When it comes to traits such as maturity, emotional stability and popularity, only children do not differ from others, according to Dr Falbo’s studies. The findings also show no difference between the personalities of first-born children and only children – who were no more selfish, socially awkward, grandiose or needy.

One of her many studies was conducted on a sample of 4,000 children in China, where a whole generation of only children has grown up as a result of China’s one-child policy. Again she found no difference between the character or behaviour of this generation of Chinese children compared to previous ones.

When it comes to traits such as maturity, emotional stability and popularity, only children do not differ from others

“Factors like education level of the parents, family finances, emotional health and values of the parents, individual parenting styles and the genetic predisposition of the child have far, far more to do with how a child turns out than birth order and family size,” concludes Falbo.

Dr Patricia Nachman, a New York psychologist, supports the view that a lack of siblings can sometimes be an advantage: “The sibling rivalry problem can be very severe for some children,” she says. “Only children don’t have that, at least not in the traditional way. They may get it still with other children in their class and friends.” So according to the experts, the outlook is good, not just for single offspring but for parents, too. A 2005 study at the University of Pennsylvania found that women with one child are happier than women with more than one child or women with no children. Professor Hans-Peter Kohler concludes: “If you want to maximise your subjective wellbeing, stop at one child”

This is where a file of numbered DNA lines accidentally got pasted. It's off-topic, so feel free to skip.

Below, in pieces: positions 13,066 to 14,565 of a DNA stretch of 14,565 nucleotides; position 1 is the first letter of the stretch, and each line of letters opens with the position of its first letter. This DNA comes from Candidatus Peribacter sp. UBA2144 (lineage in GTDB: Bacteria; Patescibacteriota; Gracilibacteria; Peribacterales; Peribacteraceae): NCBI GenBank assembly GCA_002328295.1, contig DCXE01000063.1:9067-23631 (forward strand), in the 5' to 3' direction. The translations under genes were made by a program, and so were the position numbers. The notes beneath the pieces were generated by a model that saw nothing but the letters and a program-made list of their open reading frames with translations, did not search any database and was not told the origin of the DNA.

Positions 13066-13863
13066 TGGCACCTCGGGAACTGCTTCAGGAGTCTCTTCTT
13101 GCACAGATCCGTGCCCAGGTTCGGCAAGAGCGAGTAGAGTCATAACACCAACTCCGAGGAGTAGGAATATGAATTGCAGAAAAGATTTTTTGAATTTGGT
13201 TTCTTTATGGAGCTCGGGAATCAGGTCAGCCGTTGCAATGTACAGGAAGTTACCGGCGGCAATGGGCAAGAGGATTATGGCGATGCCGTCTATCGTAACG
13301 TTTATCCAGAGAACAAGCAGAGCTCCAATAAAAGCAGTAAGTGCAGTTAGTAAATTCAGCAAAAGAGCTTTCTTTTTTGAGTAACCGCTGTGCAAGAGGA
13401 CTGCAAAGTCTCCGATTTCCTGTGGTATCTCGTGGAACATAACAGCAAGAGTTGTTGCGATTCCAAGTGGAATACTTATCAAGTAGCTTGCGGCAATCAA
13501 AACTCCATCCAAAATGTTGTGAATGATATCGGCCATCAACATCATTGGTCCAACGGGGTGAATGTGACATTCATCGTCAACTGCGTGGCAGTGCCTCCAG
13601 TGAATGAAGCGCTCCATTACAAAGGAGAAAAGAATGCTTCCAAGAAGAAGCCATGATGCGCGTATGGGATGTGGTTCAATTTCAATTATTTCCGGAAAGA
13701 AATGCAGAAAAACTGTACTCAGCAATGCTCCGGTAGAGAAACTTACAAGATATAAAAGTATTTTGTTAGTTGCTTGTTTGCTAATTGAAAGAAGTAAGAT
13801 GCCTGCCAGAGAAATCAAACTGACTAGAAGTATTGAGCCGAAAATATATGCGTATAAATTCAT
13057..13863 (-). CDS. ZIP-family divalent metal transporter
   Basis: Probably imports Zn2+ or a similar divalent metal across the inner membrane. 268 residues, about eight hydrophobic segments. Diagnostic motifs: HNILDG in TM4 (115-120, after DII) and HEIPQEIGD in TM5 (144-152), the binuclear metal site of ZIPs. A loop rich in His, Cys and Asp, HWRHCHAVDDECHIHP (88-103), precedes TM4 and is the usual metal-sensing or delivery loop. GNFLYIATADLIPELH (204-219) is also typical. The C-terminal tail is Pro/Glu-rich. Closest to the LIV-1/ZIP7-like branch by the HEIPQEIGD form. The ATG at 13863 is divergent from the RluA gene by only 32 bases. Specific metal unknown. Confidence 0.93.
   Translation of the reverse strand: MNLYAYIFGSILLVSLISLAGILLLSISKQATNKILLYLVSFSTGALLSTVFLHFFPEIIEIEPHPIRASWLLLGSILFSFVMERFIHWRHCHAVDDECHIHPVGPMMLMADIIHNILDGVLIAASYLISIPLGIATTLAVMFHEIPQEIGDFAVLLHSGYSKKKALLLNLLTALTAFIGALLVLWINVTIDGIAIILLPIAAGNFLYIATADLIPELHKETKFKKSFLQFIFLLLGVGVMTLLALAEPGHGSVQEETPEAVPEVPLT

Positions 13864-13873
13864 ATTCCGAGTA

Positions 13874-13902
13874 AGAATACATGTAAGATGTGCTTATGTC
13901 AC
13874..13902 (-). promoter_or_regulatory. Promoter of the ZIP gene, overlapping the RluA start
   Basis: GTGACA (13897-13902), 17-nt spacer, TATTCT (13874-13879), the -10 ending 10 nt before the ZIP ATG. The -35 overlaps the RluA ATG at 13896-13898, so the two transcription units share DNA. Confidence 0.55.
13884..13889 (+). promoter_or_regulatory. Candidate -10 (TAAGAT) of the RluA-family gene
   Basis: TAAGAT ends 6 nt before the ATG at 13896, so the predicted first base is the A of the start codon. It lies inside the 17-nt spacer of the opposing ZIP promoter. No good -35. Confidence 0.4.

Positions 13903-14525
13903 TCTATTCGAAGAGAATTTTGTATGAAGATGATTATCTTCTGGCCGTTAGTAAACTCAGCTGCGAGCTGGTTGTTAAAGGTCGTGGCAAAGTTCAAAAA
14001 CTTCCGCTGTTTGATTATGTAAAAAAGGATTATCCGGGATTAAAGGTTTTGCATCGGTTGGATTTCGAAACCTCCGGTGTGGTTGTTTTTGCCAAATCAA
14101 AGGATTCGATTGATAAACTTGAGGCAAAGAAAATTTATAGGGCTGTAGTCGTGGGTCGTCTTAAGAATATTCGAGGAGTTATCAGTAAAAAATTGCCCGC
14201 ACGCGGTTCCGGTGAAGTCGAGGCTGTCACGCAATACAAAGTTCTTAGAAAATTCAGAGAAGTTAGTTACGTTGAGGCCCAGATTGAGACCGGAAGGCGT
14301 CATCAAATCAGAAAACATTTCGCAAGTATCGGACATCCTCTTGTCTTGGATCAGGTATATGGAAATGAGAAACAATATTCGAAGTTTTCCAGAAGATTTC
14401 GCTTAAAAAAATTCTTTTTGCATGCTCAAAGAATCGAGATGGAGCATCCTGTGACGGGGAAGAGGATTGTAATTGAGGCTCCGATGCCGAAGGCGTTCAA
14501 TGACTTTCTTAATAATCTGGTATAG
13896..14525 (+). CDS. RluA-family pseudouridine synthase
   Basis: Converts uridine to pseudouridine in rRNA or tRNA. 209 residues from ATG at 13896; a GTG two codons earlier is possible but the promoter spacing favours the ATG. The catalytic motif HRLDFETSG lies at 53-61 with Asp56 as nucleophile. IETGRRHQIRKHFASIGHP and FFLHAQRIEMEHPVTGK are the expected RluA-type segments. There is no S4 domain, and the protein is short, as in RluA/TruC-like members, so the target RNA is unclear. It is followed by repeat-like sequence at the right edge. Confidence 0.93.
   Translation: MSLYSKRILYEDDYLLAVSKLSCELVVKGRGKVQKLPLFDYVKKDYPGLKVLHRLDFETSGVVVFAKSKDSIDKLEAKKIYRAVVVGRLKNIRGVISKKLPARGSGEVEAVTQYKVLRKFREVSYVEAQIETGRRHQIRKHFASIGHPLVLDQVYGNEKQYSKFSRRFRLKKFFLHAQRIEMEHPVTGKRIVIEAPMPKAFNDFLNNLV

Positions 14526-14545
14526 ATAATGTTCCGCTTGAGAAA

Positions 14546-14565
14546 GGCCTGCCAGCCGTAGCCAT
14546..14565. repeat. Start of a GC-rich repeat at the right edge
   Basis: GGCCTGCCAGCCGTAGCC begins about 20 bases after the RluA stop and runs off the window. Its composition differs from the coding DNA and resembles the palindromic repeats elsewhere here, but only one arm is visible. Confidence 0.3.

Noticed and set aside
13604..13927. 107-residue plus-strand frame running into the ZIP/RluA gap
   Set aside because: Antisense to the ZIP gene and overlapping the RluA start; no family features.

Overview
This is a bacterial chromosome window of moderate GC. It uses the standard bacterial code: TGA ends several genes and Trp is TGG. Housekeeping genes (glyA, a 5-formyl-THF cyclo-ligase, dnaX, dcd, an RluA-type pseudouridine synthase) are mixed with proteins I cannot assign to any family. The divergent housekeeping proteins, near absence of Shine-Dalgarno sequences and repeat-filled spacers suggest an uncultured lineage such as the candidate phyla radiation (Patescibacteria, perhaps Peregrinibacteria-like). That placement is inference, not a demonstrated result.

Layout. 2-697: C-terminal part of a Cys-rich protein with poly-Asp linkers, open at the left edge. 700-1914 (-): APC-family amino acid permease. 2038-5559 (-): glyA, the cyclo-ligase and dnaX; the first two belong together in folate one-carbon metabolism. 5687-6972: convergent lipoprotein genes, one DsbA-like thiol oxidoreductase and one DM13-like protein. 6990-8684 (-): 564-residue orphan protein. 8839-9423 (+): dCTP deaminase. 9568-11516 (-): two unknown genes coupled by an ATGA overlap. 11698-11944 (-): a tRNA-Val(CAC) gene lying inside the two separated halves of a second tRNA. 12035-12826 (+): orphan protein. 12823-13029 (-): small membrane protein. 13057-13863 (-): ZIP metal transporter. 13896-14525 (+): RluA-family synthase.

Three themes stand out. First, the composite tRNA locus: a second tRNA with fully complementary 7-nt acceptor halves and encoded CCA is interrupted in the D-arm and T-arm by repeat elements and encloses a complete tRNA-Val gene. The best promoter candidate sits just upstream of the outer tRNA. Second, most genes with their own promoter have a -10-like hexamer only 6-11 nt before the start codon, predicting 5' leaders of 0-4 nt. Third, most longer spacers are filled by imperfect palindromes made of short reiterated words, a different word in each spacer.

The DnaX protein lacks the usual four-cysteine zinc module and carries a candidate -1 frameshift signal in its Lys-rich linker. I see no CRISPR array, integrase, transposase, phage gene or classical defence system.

WHY IT’S GOOD TO BE THE ONE AND ONLY

Intelligence Children who are only children generally score slightly higher on measures of intelligence. Researchers believe this is due to parents having more time to provide a more stimulating environment.

Achievement Only children enjoy much greater achievement – both academic and non-academic. Experts believe this is due to parents having much higher expectations for only children.

Social Skills Research shows that only children may belong to fewer organisations, but they have a comparable number of close friends, assume leadership positions in clubs and are happy. Only children marked themselves slightly lower than other groups when it came to needing social contact, but their peers marked them higher for sociability. Researchers conclude that their social competence is high, but their social need may be less strong than others as a result of increased parental affection.

Popularity Results are inconclusive, but experts tend to believe that a child’s position in the family is not a major influence on their popularity.

Self-esteem Different studies have found that self-esteem is highest in only children.

Relationship with parents Only children show more affection for their parents, are more keen to please and are less likely to rebel against their parents as teenagers.

Selfish traits Experts observe that toddlers and teenagers are more likely to be labelled self-centred, even though their peers are probably behaving similarly at these stages. Research indicates that only children are no more self-regarding than other groups.

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{This article previously appeared in a printed issue of Junior Magazine}